With family connections to the Central Coast region of NSW, Interior Designer Xanthe Highfield and her husband, restaurateur Sam Clayton (of Woy Woy Fishermens Wharf) spent the better part of 2015 house hunting in this area, before taking the big leap and moving their family here permanently.
‘When I saw the place it was the first home I wanted,’ Xanthe recalls. ‘The backyard was so big and felt rambling, and it was a walk to the beach. No one else bid on it so we lucked out!’
After securing the charming but run-down property, the pair had some work to do. They initially moved in, and spent some time getting to know the place and making plans for a future renovation. Then, they moved out, and rented it out for a few years whilst living above Sam’s restaurant, to save money for the necessary upgrades! Eventually, after undertaking renovations in late 2020, the family (with kids Ace, now 8, and Clover, now 5) moved back in for good.
A key driver of the renovation was to make the home more energy efficient. ‘It was a really cold house, so we insulated underfloor, walls and ceiling,’ Xanthe explains. The re-design also opened up the home to the morning sun, via double glazed windows/sliding doors, and the addition of a generous deck adjoining the living area and main bedroom. They also covered the roof with solar panels – another fortuitous forward-thinking investment!
The couple worked with architect James Fraser on the re-design, with breezy, coastal-inspired interiors designed by Xanthe, and the upgrades were completed in record time by builder eBuild and Consult. All up, the renovation took just six months.
When it came to the interiors, Xanthe approached the design with a sense of restraint.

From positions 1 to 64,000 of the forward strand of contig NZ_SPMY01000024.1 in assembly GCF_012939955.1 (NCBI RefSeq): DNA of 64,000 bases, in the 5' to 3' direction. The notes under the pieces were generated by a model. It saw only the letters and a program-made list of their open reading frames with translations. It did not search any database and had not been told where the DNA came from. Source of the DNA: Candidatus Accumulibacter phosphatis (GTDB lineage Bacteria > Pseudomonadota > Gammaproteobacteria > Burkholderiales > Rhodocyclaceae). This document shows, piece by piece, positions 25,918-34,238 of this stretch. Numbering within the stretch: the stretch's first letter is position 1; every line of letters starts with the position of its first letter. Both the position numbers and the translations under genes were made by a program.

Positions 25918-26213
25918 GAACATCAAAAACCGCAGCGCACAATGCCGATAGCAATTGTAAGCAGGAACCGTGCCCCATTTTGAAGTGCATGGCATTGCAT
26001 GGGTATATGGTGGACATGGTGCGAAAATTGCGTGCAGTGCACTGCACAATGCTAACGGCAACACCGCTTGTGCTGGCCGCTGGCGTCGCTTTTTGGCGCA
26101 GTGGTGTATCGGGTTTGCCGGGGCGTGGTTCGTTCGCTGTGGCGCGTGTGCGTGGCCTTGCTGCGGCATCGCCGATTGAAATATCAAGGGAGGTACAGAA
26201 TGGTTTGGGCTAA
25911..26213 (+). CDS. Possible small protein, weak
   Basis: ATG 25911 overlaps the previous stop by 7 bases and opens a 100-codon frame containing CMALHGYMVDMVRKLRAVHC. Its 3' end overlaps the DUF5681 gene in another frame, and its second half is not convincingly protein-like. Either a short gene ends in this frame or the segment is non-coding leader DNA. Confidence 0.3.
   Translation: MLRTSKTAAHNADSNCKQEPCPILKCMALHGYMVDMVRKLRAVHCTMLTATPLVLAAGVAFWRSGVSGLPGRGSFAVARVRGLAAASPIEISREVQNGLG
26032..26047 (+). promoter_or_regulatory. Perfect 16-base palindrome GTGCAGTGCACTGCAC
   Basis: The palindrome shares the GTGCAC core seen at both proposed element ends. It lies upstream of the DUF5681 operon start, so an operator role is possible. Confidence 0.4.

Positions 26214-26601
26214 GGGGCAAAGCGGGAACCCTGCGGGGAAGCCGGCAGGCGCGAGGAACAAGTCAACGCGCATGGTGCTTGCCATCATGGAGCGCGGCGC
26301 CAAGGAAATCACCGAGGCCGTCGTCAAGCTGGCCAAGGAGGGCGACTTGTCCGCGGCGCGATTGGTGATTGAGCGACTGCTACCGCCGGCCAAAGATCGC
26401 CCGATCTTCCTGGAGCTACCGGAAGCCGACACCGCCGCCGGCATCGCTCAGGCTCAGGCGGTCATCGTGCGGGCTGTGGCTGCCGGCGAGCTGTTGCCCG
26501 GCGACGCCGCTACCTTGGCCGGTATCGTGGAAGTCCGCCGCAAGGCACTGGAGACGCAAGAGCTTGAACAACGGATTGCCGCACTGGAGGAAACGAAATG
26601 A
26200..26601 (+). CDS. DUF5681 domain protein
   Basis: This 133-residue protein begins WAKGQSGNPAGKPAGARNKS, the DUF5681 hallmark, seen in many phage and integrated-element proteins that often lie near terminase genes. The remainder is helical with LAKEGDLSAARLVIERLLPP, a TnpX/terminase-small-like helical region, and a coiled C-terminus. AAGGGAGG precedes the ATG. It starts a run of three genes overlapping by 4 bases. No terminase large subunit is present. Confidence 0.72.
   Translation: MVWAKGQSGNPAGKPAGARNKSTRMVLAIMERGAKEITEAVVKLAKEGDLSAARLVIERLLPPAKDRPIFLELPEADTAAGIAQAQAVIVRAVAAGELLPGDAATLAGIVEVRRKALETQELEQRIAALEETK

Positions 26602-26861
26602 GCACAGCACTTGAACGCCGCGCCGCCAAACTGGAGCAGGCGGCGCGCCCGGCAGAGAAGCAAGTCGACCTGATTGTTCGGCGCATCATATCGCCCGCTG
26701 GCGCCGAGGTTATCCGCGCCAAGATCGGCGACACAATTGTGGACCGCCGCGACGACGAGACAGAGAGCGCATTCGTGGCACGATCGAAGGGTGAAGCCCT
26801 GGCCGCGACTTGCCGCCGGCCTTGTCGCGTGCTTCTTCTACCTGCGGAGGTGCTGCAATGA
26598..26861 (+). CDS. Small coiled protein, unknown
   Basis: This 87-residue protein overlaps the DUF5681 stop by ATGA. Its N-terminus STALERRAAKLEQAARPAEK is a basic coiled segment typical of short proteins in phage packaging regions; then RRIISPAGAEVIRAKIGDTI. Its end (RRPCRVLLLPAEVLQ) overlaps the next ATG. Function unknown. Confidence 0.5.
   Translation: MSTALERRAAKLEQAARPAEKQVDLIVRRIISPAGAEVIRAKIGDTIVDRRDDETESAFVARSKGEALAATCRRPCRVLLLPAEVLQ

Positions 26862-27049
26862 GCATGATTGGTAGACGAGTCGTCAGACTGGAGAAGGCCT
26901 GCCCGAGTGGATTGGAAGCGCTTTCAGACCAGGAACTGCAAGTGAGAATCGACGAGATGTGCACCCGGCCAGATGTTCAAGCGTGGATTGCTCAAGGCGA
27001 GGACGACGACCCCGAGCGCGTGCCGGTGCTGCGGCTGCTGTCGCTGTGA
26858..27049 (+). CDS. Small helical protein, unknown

‘As I mainly work in hospitality design (at Fabric Architecture), my brain is filled with vibrant and varying references and styles all the time. I wanted a home that didn’t compete with the visual noise, and felt natural and timeless,’ she explains.
The result is a joyful, relaxed home that sits comfortably within its natural surroundings. The interiors seem to spill out onto the deck, framed by a backdrop of towering trees that can be seen from almost every room in the house. In the main bedroom, this lush green view is complemented by Abbotson bed linen from Sheridan, in the perfect shade of ‘cactus’.
‘The Sheridan bed linen is a soft green that ties in the layered views of trees over the mountains, my favorite part of the home,’ Xanthe says. ‘They have a soft organic feel that creates a calmness, which was exactly what we wanted for the bedroom’. Above the bed, a sentimental painting by her late father, Robert Highfield, depicts a serene ocean scene.
Interestingly, Xanthe has actively avoided the idea of creating a ‘finished’ home. ‘I’ve always admired people’s homes that tell a story of their life,’ she muses. ‘A home that is filled with pieces that they have found over time and curated, rather than bought all at once.’
This sentiment is echoed in the family’s mix of old and new pieces, furniture handmade from salvaged materials, and artwork by friends and family. On surfaces and shelves, the ephemera of family life is on display – kids creations, seedpods and beach-scavenged treasures sit happily alongside pieces by local creatives – such as decorative candles from Twinkling Tabletops (Xanthe’s ‘latest love’), and her prized possession, a paper owl sculpture made by her cousin, artist Anna Wili-Highfield.
For Xanthe and Sam, home is a sanctuary. ‘Especially after covid I think the whole world realised the importance of creating a home you love to be in,’ Xanthe says. ‘When I come into our home, I feel calmer. It feels like an escape.’
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